With the rising sun peaking over the horizon, Sandy Giovanini arrived at the Clifty Farms home of her friend, Inge Wilson, and was handed a cup of coffee.
Although the two have walked together, along with other friends, for the past 14 years, this particular morning was a bit different. Usually, Wilson begins her walk and other members of their group join along the way.
This time they gathered first at Wilson’s home to talk about the benefits of staying active, walking in events such as the Mill Race Marathon and about friendship in general.
It was important that Giovanini was there because Wilson wanted to use her as an example.
“Sandy is in excellent shape,” Wilson said as she looked toward her longtime friend.
The other walkers, Anna Shores and Linda Scheidt, looked toward their group’s ringleader because they knew more was to come.
Wilson didn’t disappoint them, adding, “for her age.”
Giovanini, who is 69, gave a little sigh and then a laugh. What are friends for?
Apparently to laugh as much as possible with a little workout on the side.
Scheidt, who was busy raising a family, had forgotten about friends when she joined the others for the regular morning walk.
“Before Inge invited me to join the group, I was so focused on family,” said Scheidt, who is 61. “I was missing that in my life for quite a while.
“We have a group of friends who can laugh and who can cry together. We enjoy each other so much.”
Walkers are encouraged to enter the Mill Race Marathon, Half Marathon or 5K on Sept. 27 in Columbus. Here are the paces that must be maintained to receive an official time
MARATHON: 15-minute-per-mile pace.
HALF-MARATHON: 17-minute-per-mile pace.
5K: 20-minute-per-mile pace.
NOTE: Participants (including walkers) who complete the full or half-marathon and receive an official time are eligible to win the Cummins-powered 2014 RAM 2500 Crew Cab heavy-duty pickup truck.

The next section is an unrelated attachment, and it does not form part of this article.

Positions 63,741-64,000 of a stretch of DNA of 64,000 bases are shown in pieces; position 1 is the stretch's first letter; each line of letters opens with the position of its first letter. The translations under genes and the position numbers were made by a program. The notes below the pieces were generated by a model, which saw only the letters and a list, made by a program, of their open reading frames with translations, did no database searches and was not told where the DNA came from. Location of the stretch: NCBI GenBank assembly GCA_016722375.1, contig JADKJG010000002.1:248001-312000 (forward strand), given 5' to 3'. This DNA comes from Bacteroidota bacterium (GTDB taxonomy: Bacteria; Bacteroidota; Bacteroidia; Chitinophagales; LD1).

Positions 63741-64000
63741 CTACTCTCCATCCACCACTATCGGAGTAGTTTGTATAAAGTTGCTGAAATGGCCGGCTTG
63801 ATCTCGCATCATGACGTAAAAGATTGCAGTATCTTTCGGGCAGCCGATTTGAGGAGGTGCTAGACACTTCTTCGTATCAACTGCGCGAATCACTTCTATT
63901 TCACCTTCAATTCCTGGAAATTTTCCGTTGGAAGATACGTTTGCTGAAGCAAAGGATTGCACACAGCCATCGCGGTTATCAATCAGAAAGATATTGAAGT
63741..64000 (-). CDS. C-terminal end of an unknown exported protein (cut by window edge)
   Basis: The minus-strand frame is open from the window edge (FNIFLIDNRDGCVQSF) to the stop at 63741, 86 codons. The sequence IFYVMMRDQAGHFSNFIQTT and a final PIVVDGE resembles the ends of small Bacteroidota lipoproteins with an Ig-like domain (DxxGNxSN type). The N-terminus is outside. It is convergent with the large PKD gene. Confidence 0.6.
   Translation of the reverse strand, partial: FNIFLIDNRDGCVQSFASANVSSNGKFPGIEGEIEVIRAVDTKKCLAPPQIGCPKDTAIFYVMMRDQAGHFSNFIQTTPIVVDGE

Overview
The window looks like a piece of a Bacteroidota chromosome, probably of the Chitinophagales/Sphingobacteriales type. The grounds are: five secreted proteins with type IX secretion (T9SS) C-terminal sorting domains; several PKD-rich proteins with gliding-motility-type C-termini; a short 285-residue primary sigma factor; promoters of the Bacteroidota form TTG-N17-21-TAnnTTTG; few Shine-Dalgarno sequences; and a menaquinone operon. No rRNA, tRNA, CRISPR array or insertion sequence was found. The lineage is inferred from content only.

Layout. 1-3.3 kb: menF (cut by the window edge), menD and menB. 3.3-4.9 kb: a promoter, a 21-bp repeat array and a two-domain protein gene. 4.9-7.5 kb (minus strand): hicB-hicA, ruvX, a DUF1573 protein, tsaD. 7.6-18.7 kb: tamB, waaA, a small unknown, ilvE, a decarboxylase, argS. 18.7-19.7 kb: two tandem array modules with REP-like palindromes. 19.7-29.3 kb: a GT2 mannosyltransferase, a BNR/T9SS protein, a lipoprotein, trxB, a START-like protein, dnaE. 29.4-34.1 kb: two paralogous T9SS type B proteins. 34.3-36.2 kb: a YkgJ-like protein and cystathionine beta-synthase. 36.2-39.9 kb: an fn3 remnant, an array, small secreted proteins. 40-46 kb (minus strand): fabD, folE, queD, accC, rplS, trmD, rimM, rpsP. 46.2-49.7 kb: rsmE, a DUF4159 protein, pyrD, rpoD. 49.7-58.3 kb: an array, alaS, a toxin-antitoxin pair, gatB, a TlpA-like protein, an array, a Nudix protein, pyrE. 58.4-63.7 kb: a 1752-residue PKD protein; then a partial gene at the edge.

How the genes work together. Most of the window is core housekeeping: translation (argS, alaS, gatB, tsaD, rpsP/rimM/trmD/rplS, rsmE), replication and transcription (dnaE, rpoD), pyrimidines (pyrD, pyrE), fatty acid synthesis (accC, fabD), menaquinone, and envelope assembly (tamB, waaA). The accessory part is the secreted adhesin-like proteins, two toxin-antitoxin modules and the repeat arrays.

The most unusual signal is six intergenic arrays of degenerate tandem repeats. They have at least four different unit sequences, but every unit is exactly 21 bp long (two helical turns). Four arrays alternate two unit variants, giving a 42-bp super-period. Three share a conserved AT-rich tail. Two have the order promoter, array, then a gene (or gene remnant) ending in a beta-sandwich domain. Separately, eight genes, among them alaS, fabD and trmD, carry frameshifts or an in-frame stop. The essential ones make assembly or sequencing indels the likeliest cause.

While staying healthy and active is a huge part of their determination to walk five or more days a week, this group of women say the social aspect has kept them together.
“We carry on different conversations on different days,” said Shores, a 54-year-old substitute teacher and yoga instructor. “Some of it is the camaraderie.
“But walking makes me sleep better, and I feel better about myself. Walking is free, and you can do it at any time of the day. And it is just a joy to walk out here. It’s a very safe neighborhood.”
Although Wilson lives in the Clifty Farms area, the group’s course takes them through Highland Ridge.
Wilson’s late husband, Harry Wilson, was always joking with the women and he eventually came up with a label.
“One day Harry told us, ‘You’re the Highland Ridge Streetwalkers,’” said Inge Wilson, who at 70 is the group’s oldest member.
Harry Wilson died four years ago, but the name took hold.
The group had shirts made that they wore last year during a 5K walk in the inaugural Mill Race Marathon event.
Scheidt brought home a purple shirt with “Highland Ridge Streetwalkers” emblazoned across it. “My daughters said, ‘Mom, do you know what that means?’”
Her friends all laughed as she told the story. Then they told stories about walking at the Mill Race Marathon with their shirts and attracting stares and laughter.